Along with effective delegation, keeping life in balance often involves being able to say “no”. If you are someone who always says “yes”, you are likely to be dumped on for everything and feel overloaded. This is about being assertive when you need to be; it is not about being difficult or inflexible. Provided you say “no” with integrity and for genuine reasons, you are likely to be more respected. Of course, you might be able to offer an alternative if you can.

Another important area to manage is the interruptions. Good managers are proud of their ‘open door’ policy – but is the door just too open? Does everyone and anyone think it is ok to interrupt what you are doing at any time with telephone calls, requests for information, urgent emails or just barging in? Do they ever consider the impact it is having on you? Try to create some ground rules about interruptions to allow you some quality thinking time.

Those who consider themselves perfectionists are more likely to suffer from a poor work-life balance. Try taking the option of ‘good enough’ over ‘perfect’. Ask yourself if it really matters – some things need to be good, but others can tolerate a bit of corner-cutting with no real detriment.

Work-life tips
If you are still finding it hard to manage a work-life balance, here are some more tips:

  • Make sure you have an annual appraisal so that you can share your difficulties in managing your workload. It’s not just your problem and you may need help finding a solution.
  • Draw a line between home and work. Try and leave work behind. This means not reading work emails at home or sorting out problems outside work. It also means switching off from work in the evening and enjoying a meal and relaxation time.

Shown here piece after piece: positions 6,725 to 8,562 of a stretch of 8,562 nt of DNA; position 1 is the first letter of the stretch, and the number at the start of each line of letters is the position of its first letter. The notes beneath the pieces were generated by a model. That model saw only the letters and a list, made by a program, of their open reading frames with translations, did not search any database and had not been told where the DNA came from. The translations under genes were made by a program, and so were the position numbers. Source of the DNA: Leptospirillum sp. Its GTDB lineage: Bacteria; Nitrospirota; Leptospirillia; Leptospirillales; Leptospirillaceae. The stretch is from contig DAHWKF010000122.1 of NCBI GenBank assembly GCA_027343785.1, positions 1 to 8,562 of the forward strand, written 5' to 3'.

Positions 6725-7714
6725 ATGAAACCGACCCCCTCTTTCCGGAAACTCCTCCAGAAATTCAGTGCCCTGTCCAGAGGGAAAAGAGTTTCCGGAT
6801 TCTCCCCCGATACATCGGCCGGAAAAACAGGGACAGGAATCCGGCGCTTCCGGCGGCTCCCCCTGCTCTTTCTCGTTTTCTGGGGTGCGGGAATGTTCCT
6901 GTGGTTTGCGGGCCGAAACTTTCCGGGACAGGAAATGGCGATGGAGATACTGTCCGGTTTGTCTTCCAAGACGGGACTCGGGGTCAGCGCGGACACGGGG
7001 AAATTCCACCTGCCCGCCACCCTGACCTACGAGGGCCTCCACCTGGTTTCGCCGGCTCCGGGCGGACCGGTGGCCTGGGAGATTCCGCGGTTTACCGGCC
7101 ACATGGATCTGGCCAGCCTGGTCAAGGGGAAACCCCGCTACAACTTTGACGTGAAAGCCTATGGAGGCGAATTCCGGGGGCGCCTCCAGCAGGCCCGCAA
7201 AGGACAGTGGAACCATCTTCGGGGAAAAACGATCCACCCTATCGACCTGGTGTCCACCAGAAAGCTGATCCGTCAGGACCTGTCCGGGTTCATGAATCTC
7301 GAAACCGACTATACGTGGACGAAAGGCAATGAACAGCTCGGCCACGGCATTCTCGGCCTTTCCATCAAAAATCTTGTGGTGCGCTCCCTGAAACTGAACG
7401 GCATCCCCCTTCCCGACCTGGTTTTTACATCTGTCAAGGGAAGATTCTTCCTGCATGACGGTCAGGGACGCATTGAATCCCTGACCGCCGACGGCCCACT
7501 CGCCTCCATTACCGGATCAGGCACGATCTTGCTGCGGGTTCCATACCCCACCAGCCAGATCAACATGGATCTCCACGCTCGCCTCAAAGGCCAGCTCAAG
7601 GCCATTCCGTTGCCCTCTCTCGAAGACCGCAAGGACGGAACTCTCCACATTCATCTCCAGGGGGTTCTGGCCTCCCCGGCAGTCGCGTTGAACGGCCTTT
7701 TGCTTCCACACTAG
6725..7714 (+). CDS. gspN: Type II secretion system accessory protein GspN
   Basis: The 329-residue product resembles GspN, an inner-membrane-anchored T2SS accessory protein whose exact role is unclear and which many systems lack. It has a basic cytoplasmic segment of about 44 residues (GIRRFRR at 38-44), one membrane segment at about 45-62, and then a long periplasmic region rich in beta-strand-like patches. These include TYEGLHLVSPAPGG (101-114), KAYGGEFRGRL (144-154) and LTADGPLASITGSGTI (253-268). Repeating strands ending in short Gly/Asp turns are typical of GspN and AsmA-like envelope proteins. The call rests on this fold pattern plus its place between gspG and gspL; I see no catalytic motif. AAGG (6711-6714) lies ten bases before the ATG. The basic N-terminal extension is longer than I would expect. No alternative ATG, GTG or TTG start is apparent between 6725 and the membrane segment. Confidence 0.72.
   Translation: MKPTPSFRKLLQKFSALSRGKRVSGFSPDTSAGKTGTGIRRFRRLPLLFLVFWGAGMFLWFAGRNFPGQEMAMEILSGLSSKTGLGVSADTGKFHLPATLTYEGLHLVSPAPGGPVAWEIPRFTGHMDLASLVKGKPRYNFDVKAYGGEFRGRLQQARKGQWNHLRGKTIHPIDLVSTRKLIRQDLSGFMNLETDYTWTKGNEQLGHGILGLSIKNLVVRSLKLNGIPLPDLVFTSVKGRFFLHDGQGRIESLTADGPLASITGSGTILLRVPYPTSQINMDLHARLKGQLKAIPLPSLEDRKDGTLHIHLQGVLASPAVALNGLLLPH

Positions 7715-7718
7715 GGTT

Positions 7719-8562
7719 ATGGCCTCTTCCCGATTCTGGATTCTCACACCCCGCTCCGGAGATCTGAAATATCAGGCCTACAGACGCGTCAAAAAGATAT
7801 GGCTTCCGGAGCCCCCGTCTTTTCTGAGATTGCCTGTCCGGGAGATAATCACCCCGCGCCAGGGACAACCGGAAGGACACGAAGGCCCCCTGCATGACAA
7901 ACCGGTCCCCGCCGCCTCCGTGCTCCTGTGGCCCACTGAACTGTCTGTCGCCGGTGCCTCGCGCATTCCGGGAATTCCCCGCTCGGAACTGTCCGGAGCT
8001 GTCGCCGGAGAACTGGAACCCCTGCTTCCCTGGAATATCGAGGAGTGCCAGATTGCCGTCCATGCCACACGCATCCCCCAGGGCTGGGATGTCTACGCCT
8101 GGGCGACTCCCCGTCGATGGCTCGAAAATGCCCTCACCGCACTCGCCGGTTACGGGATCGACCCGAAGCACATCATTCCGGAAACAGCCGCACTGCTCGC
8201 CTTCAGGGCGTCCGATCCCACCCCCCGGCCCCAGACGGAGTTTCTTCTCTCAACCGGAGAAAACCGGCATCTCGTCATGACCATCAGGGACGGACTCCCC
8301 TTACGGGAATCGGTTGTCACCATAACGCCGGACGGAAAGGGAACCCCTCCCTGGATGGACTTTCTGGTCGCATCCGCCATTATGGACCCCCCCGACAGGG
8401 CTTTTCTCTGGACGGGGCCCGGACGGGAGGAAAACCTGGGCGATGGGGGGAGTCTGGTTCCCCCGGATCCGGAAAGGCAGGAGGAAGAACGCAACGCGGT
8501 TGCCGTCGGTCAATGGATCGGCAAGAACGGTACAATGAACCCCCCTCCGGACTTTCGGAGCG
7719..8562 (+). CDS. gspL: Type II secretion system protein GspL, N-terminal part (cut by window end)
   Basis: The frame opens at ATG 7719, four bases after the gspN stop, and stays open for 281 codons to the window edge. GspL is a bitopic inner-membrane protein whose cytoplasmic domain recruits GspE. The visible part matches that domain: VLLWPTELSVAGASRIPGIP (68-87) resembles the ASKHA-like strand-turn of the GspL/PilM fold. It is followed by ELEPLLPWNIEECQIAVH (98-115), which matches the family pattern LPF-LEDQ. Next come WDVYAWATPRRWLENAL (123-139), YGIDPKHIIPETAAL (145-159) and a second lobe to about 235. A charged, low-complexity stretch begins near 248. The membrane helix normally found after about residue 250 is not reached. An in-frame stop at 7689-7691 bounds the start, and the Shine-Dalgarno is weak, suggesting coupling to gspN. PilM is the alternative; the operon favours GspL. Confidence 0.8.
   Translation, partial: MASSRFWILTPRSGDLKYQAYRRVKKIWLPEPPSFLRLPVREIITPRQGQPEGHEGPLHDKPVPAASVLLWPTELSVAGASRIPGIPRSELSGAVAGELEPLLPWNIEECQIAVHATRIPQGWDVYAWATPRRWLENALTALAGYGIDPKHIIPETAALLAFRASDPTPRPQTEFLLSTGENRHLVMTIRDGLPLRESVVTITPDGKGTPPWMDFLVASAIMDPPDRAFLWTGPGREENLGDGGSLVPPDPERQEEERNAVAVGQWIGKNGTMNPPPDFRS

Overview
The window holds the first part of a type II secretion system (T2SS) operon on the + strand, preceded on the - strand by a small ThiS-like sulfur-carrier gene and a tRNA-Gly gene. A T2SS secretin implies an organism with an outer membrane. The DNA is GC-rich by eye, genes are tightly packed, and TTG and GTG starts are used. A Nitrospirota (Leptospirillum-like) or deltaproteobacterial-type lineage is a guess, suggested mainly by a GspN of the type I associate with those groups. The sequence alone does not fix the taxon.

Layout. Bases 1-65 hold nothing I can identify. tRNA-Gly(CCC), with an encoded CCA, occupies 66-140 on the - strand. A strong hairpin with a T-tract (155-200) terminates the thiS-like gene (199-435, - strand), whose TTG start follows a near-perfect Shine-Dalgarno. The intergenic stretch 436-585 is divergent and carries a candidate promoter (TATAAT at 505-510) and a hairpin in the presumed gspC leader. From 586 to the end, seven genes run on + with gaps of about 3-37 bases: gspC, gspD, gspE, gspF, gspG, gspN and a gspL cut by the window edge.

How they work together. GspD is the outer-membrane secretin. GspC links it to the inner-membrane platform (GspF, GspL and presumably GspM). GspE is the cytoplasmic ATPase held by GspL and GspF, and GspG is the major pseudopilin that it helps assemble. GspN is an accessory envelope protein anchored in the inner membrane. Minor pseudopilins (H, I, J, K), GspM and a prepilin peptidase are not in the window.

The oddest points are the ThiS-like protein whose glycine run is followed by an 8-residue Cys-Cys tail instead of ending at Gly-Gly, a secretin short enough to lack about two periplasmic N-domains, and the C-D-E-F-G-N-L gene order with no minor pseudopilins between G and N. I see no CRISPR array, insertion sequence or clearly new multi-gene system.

• Make a ‘to-do list’ and keep a diary; organise your life with a plan and stick to it.
  • Keep the weekend free and plan to do things that are totally different from work. Spend it with your family, friends or just enjoying your own company.
  • Take up a new hobby or interest and be passionate about it. For those who think they do not have time for anything else, this can be a lifesaver! We can always make time for things that we enjoy and the stimulation of doing something completely different or learning a new skill can invigorate other parts of our lives.
  • Book a holiday, a weekend away or a night out so that you have something to look forward to.
  • Get out of the practice in the middle of the day for a walk in the fresh air. The change of environment will do you good and give you more energy for the rest of the day.
  • Get a cleaner for your home if you can afford it. You will be amazed how much a good cleaner can achieve in two or three hours. Get your groceries and other purchases online – unless, of course, you find a bit of retail therapy a great form of relaxation!

Patricia Gray is a Management Adviser, Trainer and Facilitator, and is an HR specialist in general practice. She was the managing partner of a large practice for more than 10 years, and now provides HR and management advice and training.

References
1. Office for National Statistics. Hours worked in the labour market – 2011. London: ONS; 2011. Available from: http://www.ons.gov.uk/ons/dcp171776_247259.pdf
2. Chartered Institute of Personnel and Development. Employee Outlook: Winter 2011-12. London: CIPD; 2012. Available from: http://www.cipd.co.uk/hr-resources/survey-reports/employee-outlook-winte...